Reducing Haul Truck Service Times
Our client is a leading global miner with extensive iron ore mining operations in the Pilbara region of Western Australia.
The site management team had identified that haul truck availability needed to improve to reduce fleet downtime.
Overruns of regular servicing activities were common and management agreed that achieving target service times was the first step in improving truck availability and ultimately achieving challenging production targets with the existing fleet.
“The consultants and their real-life experience in delivering value helped us deliver a project with significant performance gains. These methods are now being adopted by the whole business.
- Peter Osmotherly - BI Specialist
Haul truck turn-around time improved by 50% within first 3 months creating an extra 12 hours of truck availability per service.
With a fleet of over 40 trucks this equated to an extra 1m tonnes per annum hauled with an estimated return of $1.4m for the project.
Client is now delivering 500 hour service consistently around 8 hours. Project ROI of 12 x investment in year 1.
Created internal capability with client team who went on to further improve the service sequence.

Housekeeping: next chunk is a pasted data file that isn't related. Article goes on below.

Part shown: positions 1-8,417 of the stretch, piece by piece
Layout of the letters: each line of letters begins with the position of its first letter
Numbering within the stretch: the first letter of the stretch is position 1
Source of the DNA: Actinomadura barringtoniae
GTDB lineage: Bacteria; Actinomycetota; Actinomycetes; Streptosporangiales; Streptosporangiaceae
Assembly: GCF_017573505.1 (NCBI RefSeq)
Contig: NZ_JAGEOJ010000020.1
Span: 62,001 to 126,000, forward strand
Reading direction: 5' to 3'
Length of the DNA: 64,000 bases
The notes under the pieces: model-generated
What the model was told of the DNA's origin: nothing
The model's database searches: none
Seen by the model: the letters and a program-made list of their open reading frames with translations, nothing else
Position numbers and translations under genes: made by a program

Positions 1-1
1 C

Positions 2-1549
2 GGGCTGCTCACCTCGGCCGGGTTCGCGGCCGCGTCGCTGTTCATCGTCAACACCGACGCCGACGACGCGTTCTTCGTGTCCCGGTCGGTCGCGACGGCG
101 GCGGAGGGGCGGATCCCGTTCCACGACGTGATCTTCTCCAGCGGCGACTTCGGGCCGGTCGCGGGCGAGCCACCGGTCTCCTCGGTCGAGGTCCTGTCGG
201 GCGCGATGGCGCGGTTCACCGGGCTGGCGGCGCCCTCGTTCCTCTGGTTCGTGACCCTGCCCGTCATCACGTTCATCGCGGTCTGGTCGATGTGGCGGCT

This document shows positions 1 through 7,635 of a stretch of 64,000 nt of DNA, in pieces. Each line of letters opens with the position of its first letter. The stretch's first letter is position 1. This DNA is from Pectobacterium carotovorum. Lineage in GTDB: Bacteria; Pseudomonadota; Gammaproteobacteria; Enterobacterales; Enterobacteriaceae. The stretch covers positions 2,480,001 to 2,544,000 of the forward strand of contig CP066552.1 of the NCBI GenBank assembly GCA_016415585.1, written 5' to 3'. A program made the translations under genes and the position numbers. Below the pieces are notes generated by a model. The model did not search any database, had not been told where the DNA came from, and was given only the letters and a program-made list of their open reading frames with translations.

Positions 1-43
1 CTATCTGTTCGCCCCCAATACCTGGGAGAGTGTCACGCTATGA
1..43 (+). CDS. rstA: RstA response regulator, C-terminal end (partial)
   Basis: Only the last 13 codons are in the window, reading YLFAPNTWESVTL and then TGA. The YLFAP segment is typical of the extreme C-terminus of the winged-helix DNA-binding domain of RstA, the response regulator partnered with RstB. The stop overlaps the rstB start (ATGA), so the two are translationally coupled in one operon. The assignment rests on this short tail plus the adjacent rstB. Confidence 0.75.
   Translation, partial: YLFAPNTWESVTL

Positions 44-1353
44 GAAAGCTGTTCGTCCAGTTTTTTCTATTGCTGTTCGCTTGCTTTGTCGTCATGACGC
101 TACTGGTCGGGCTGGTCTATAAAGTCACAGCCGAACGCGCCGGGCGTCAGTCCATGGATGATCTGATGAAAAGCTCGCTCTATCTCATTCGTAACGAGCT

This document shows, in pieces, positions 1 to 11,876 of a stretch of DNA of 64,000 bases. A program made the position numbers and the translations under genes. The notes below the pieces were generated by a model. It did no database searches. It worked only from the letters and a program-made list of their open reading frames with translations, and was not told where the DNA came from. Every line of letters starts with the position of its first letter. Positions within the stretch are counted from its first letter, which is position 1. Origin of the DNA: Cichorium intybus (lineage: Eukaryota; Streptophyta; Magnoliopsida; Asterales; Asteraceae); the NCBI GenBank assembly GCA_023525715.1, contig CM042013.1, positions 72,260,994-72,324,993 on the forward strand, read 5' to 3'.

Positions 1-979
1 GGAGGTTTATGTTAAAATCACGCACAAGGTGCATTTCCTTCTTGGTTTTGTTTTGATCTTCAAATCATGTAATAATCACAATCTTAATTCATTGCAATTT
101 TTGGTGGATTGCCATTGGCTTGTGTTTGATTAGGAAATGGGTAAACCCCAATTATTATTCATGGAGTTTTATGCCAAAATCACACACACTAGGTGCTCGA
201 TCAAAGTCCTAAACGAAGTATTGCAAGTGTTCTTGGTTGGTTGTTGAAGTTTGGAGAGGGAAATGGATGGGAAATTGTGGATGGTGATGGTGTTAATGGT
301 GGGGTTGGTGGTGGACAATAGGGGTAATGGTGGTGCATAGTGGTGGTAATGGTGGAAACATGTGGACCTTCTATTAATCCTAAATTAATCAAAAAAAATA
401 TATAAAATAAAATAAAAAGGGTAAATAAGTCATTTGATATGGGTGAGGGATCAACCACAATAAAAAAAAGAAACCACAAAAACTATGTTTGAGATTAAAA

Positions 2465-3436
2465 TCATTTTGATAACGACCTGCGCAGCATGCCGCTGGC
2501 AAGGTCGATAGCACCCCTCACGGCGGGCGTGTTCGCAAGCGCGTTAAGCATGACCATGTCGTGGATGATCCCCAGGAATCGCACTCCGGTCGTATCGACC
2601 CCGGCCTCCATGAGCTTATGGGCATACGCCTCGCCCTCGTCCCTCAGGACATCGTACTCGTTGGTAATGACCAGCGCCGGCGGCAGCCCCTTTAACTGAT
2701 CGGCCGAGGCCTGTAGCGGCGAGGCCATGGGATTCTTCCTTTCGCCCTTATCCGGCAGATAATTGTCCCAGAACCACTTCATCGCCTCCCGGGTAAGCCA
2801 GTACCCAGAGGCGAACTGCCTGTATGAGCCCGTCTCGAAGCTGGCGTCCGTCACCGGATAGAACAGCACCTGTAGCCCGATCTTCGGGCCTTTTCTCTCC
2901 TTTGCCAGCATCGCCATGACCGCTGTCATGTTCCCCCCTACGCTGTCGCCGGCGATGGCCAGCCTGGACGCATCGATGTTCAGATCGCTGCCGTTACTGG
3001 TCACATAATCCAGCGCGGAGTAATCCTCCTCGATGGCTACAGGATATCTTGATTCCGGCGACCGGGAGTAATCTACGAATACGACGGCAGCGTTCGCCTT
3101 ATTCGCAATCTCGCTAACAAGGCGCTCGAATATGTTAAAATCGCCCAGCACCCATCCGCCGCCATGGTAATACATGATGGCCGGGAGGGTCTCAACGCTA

Our team were engaged to work with site maintenance planners and service technicians to find a way to reduce the turn-around- time (TAT) on the 500 hour service of large haul trucks.
Understand the problem:
- Data indicated that the actual duration for a standard 500 hour maintenance service was up to 23.5 hours
- The planned duration of 12 hours was rarely achieved due to delays caused by poor coordination, poor workshop flow, organisation of labour and parts supply issues
- Technicians tended to work on several vehicles at the same time creating a stop/start rhythm and disrupting to the flow of work
- Defined the current state process and sequence by observing work and collecting information from workshop staff
- Identified main wastes and delays particularly waiting, rework and duplication
- Assembled all staff including production and maintenance planners and created an ideal sequence of work from last good load to the first new load.
- Created a detailed sequence of maintenance work incorporating improvement ideas from all trades.
- Coached the client team to create detailed standard work documents explaining each service step and relating it back to the vehicle location map.
- Trialled the new sequence and measured each step in detail to evaluate the flow of work between trades.
- Applied the Plan Do Check Act (PDCA) cycle to improve the sequence